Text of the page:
Sailing can be a brutal sport. In an oceanic and solo race, the physical demands during navigation are immense, every single muscle fibre in the body needs to be able to be triggered and do its part. On the high seas, weather conditions and thus physical and psychological needs, can demand enormous efforts from the athlete, which mean they have to be prepared thanks to all-round, intensive, specific and meticulous training.
Physical preparation is always a combination of aerobic exercise and muscle training that intersect to build the sailor’s body according to individual needs and preferences. "In the case of a regatta like the one facing Ambrogio Beccaria, the first determining factor is the duration of the competition and so the effort the sailor will have to make", says Luca Parisi, athletic coach for the Italian Sailing Federation’s Olympic team.
Unlike the Olympic class- where everything plays out in a few dozen minutes- Beccaria's effort is to be diluted over many days, without pauses, with a boat that will require him to be on the ball at all times. This is why it will be essential for him to train the aerobic part to give his body a physical endurance that can translate into psychological resilience: "Aerobic training, doing cardio, can help a sailor improve resilience under effort, pressure and stress," Parisi explains. "An example, the trainer adds, could be light-stimulating workouts that require immediate reactions from the athlete: there are lights that are turned on alternately and each one requires a specific reaction."
It will then be necessary for him to build a good level of muscle strength, because inevitably the boat will require physicality and a set of high intensity movements requiring great strength, which must be completed in a very short space of time. “In this case – explains Parisi - he needs to prepare by adding an anaerobic or alactacid effort, in other words without the production of lactic acid. Some athletes who complete this kind of crossing also choose to train by repeatedly trying the moves and gestures they will then be making on board and so moving the objects on the boat."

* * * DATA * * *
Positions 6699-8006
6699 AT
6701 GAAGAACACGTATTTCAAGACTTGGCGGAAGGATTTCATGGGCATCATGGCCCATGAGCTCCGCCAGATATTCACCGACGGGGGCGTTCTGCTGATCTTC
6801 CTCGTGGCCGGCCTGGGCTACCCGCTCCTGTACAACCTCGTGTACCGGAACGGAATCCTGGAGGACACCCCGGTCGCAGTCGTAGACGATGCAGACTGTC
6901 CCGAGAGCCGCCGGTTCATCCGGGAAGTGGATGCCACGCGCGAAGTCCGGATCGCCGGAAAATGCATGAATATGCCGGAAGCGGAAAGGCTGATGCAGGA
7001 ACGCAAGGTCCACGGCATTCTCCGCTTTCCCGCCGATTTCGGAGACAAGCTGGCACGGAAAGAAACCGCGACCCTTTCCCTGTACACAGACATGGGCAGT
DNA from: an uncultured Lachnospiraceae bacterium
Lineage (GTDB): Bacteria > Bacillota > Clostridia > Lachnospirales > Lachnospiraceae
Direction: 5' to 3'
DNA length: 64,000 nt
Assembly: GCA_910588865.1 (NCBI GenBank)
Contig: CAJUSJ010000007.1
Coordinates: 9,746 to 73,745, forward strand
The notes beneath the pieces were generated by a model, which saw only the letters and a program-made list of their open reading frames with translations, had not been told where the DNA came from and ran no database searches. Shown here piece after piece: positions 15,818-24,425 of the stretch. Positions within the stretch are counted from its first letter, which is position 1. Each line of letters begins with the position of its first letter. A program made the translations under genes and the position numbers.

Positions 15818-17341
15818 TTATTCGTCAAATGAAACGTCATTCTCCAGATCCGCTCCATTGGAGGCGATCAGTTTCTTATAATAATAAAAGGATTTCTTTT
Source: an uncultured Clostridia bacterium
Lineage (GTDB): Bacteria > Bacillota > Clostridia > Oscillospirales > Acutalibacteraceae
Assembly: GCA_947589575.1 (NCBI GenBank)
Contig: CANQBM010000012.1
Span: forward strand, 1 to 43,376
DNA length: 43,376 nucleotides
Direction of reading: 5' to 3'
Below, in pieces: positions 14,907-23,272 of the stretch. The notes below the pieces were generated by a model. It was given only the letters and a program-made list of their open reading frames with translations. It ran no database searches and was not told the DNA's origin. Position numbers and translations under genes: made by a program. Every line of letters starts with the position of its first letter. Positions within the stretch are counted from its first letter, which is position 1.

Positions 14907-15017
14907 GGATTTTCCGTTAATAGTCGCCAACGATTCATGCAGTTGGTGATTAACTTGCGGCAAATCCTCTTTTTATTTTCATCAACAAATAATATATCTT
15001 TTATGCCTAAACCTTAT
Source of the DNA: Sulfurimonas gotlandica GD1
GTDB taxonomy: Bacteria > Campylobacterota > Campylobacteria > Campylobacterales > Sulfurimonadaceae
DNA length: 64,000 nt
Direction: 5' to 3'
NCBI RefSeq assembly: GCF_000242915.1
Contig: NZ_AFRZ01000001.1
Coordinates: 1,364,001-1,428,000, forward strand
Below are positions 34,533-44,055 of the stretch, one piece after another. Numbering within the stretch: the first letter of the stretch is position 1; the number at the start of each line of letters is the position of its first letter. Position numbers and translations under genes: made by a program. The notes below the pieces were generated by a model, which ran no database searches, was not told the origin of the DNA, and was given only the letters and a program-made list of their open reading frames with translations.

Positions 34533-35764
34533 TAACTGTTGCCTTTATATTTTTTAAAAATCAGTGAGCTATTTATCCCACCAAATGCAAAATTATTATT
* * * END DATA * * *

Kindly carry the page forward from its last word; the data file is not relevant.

As with all sailors, strengthening the lower limbs and upper limbs is important, but the key to preparation lies in the middle, literally: the sailor has to become very strong along the spine, having to shift large loads. Strengthening the lumbar and abdominal area, the “core”, to build a solid structure that stabilises the spine. In addition, there is the issue of balance, which is a fundamental component to be added to the effort, loading on the weights and to do this, one option is to organise workouts on unstable surfaces, which will also replicate the perception of what will be required during the regatta itself.
Strengthening the core is also about prevention, which must be accompanied by stretching and training in order to perform correctly all the movements and manoeuvres which will then be repeated on the boat. "Prevention is at least as vital as preparation itself, because in a context like this, injuring one hand, dislocating a shoulder, pulling a muscle in a moment of lack of attention could be a huge setback. Keep in mind that during these regattas the sailors only sleep a few hours a day and feeling tired is the status quo, so there is little room to recover from certain problems," says Luca Parisi.
Stretching, too, should always be on the agenda and it has to be done on a frequent basis. Targeted exercises improve the sensitivity of the body, especially in the area of the hips, buttocks, femoral muscles and the lower back. Improved mobility in this area will allow the sailor to “listen” to the boat better.
Lastly, there is no proper preparation without the right diet. In the period leading up to the regatta, if the goal is to increase strength, i.e. hypertrophy, or increased muscle mass, it is advisable to have the right protein intake. It will subsequently become increasingly important, in the lead-up to the race, to have a comprehensive, full diet plan that might make up for the shortcomings of a regatta that forces the sailor to eat short meals and a non-ideal sleep-wake rhythm. Then, of course, as in all competitions, in all disciplines, in the world of sport and beyond, everyone has their needs, their particularities and their preferences.
"Like all forms of training," concludes Luca Parisi, “the plan of approach to the event must be planned according to the needs of the athlete, their preferences. Even strength levels are often simply perceptions of the athlete. There may be athletes who are stronger than others, but they feel the need to increase the load, just to feel fitter. It is a very subjective issue, a perception that also depends on other conditions of the athlete and the person."
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